The Main Differences Between Childhood and Adult Cancers

Children aren't just small adults. This is evident in the way cancer affects them compared to how similar conditions affect adults. Not only are the types of cancers likely to be seen in children different, but so are the ways such abnormal growths spread. Even the way children respond to treatment isn't the same as what reactions are normally seen in adults. While any type of cancer starts out with unusual cell growth and development, there are many key differences between childhood and adult cancers.

Causes of Childhood Cancer

The development of cancer in children isn't likely to be affected by environmental factors and lifestyle habits such as dietary choices and smoking as much as what's seen with adult cancers. Children are more likely to develop cancer as a result of changes in the DNA structure in cells. These changes often take place early in life, sometimes prior to birth.

Types of Cancer Likely to Affect Children

It's not common for children to develop cancer. When it does occur, it usually involves abnormalities with cells in the blood, brain, liver, bones, or lymphati c system. Adults are more likely to experience breast, prostate, colon, and lung cancer. According to the American Cancer Society, common cancers in children include:

  • Leukemia (acute lymphocytic leukemia)
  • Brain and spinal cord tumors
  • Neuroblastoma (more common in infants and young children)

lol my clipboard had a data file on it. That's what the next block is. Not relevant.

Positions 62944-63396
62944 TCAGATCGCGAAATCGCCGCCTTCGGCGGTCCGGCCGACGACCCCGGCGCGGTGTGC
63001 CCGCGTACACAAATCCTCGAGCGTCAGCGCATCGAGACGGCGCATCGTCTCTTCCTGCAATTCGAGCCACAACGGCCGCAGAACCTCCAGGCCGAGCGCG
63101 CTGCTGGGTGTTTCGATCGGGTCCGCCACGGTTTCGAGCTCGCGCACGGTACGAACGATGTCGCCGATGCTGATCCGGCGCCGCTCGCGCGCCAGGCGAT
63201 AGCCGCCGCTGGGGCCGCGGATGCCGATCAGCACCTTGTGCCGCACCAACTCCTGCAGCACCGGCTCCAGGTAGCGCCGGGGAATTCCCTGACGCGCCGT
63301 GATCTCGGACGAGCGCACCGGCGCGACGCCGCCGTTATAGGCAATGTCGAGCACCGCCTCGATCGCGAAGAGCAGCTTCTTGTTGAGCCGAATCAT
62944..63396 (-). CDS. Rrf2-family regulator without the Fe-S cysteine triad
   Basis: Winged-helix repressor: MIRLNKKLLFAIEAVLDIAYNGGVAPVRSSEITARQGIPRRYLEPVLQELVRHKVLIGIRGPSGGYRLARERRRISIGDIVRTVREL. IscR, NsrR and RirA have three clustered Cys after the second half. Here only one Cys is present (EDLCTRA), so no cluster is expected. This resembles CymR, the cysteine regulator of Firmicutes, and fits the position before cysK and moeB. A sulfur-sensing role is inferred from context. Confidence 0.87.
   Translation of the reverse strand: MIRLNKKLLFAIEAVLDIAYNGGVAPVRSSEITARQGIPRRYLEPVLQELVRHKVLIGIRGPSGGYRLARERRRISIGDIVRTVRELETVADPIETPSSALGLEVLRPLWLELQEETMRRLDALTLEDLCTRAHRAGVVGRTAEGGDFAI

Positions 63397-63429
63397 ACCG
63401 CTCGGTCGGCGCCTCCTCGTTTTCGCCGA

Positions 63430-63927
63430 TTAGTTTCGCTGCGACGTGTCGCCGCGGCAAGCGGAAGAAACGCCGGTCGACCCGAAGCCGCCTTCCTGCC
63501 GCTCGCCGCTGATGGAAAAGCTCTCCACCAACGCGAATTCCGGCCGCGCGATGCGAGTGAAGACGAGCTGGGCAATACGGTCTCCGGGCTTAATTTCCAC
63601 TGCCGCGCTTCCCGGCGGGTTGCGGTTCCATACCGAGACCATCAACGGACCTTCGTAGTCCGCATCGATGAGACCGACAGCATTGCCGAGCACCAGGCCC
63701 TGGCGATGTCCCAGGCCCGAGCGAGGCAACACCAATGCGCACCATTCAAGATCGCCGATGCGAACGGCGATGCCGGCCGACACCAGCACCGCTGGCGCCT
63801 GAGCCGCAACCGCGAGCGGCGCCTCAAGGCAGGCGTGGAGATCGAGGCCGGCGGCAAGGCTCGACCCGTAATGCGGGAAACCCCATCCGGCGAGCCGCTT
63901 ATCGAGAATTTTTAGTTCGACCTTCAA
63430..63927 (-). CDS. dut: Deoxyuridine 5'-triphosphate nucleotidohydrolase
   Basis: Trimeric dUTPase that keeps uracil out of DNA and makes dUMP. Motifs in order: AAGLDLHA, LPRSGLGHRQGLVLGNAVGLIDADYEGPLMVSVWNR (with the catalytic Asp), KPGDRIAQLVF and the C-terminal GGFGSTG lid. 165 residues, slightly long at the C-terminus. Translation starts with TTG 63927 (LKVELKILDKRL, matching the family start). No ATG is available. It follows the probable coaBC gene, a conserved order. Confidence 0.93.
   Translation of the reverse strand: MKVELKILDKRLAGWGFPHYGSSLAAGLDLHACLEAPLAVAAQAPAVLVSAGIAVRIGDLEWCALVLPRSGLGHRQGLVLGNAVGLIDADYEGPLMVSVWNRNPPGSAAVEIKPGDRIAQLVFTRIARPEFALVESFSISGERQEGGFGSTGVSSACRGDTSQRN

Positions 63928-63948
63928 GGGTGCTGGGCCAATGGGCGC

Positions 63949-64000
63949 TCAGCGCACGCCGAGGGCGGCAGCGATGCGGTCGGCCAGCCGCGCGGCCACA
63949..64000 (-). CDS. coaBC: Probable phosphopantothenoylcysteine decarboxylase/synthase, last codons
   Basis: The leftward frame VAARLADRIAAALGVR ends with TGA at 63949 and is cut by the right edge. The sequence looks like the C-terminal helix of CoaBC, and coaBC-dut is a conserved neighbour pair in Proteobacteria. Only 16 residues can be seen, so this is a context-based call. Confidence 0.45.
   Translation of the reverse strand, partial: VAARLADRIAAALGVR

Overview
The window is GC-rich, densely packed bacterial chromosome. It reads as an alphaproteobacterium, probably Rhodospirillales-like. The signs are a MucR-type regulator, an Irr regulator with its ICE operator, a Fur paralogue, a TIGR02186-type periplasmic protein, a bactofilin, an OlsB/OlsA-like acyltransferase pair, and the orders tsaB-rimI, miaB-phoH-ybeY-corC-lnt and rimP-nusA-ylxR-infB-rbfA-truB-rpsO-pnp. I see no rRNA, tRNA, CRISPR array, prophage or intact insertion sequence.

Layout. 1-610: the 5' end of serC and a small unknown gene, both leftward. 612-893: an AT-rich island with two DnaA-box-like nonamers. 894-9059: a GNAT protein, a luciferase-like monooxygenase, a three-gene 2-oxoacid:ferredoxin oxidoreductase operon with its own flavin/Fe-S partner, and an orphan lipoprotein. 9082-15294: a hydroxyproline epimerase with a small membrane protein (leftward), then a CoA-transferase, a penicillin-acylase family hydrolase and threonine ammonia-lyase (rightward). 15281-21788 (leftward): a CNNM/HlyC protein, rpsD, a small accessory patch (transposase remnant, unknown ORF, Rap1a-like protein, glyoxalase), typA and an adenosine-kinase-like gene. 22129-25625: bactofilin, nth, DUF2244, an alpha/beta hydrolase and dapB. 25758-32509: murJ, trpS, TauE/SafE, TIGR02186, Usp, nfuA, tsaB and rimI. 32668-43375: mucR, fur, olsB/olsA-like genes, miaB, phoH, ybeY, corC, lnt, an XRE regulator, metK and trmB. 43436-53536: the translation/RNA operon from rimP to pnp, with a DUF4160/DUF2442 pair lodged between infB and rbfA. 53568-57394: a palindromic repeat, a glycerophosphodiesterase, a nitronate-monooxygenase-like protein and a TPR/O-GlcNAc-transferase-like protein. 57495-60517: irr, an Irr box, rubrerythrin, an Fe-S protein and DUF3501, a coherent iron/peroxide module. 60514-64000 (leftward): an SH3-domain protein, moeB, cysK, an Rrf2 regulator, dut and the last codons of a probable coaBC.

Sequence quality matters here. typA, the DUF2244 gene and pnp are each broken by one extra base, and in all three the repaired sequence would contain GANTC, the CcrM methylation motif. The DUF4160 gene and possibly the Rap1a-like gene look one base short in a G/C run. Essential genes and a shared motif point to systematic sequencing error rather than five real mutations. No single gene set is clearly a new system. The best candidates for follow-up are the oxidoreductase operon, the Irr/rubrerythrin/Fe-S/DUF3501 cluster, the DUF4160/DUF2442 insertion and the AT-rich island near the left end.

• Wilms tumor (cancer that starts in one or both kidneys)
  • Hodgkin and non-Hodgkin lymphoma

Diagnosing and Treating Childhood Cancer

Cancer in children is more likely to be discovered at later stages. In many instances, it has spread to other tissues and organs by the time a positive diagnosis has been made. In addition to a review of symptoms, diagnosis typically involves a complete blood count and image tests. Children have a tendency to respond better to treatments such as chemotherapy, although very young children are often affected more by radiation therapy. Children are also less likely to have underlying health issues that can complicate treatment efforts.

Recovery rates are higher in children than adults with cancer. Many children respond well to treatments for cancer and go on to lead healthy, productive lives. However, some adults who had cancer as a child have inherited changes in their genes that may increase the risk of developing cancer again later. What this means is a need to continue to be proactive about follow-up and preventative care so any signs of something that's not right can be spotted early -- advice that applies to anyone regardless of age.

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